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Water leaks continuously out the over flow from the geyser hot water system


You could have excessive inlet water pressure , or bad valve .

Feb 24, 2013 | Water Heaters

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Low water pressure


1) Copy following link for troubleshoot walk-thru:
http://waterheatertimer.org/Low-hot-water-pressure.html

2) Yes. Remove the heat-trap inserts from water heater.

3) Add comment and say where you are so far.

Dec 30, 2012 | Water Heaters

1 Answer

I am losing water pressure, but only on the hot side. Cold pressure is fine, as you add hot the pressure fades, the hotter the less pressure. This is at all points in the house. The water heater was...


You have a clog in the hot water line.
If problem is at one faucet, then remove aerator and clean, then disassemble lines underneath sink.

If problem is at every faucet, then that moves search close to water heater.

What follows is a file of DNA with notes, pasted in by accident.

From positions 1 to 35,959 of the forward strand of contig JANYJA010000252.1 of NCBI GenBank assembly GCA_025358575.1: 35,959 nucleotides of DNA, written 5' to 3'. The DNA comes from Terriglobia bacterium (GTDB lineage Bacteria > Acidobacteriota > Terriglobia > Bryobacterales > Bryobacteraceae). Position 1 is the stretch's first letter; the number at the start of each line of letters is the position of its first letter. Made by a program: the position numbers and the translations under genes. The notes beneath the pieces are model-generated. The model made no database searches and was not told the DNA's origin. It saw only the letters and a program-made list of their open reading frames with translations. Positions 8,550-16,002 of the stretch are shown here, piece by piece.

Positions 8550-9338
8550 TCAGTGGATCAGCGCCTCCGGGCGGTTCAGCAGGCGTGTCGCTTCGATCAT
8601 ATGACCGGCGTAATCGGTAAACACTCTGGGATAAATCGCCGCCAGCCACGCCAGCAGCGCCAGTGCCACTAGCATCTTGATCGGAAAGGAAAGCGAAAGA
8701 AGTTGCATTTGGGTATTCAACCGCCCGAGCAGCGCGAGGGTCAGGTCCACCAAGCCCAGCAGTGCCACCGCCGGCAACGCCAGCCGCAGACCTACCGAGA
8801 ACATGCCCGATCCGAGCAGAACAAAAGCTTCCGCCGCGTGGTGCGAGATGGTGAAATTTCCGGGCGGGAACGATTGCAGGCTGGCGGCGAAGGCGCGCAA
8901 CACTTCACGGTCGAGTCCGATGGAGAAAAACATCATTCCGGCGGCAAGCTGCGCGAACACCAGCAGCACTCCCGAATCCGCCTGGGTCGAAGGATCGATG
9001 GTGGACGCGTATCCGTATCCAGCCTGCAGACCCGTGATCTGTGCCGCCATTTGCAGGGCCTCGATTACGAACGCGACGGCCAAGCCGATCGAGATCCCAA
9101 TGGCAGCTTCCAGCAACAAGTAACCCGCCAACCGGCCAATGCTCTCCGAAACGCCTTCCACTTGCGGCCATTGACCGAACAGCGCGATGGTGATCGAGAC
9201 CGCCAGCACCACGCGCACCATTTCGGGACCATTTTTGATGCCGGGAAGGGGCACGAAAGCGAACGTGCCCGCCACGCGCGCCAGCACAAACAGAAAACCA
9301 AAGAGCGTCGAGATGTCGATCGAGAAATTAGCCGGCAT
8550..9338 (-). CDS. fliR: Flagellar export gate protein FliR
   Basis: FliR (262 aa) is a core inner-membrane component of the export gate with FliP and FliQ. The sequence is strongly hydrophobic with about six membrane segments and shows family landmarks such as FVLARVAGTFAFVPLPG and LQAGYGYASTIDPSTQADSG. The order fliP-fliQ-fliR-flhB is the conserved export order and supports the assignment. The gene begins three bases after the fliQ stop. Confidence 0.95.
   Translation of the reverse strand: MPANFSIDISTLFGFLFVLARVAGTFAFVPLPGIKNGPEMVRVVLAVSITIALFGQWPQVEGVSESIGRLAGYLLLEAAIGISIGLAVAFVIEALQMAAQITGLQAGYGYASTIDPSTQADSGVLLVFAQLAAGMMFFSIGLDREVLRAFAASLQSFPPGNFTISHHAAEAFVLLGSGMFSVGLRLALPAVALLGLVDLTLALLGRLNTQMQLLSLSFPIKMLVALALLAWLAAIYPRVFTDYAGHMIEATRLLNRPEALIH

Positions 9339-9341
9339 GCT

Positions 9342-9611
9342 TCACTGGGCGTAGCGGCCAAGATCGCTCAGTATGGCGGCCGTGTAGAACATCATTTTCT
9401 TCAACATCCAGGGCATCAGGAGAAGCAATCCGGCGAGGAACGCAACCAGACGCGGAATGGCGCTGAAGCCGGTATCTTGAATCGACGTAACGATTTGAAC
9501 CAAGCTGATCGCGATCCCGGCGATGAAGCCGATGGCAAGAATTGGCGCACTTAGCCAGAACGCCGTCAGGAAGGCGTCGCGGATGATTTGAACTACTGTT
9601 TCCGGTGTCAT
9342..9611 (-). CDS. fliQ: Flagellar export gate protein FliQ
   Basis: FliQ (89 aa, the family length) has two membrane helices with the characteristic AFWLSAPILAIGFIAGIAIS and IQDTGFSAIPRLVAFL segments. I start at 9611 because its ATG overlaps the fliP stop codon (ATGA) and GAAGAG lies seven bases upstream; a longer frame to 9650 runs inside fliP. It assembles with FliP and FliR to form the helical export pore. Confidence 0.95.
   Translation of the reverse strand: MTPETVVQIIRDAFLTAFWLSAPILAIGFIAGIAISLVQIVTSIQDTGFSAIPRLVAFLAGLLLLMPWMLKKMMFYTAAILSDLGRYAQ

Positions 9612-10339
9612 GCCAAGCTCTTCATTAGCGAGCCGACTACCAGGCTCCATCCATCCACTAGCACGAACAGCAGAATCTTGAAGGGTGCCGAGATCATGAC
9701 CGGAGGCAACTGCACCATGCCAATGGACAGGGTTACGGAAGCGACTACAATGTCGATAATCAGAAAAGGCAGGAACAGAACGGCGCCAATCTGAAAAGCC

Look at hot water line that exits water heater and trace that line to first Tee.
Look at cold water line that enters water heater and trace that line to Tee.
Clog is located between those 2 Tees.

Buy pressure tester that connects to hose thread.
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Connect pressure gauge to hot water heater drain valve.
Then conduct same test you did at faucet.
See if pressure drops at tank.

If pressure drops, then clog is on cold side of tank, and probably hot side too.
If pressure does not drop, then clog is on hot side of tank.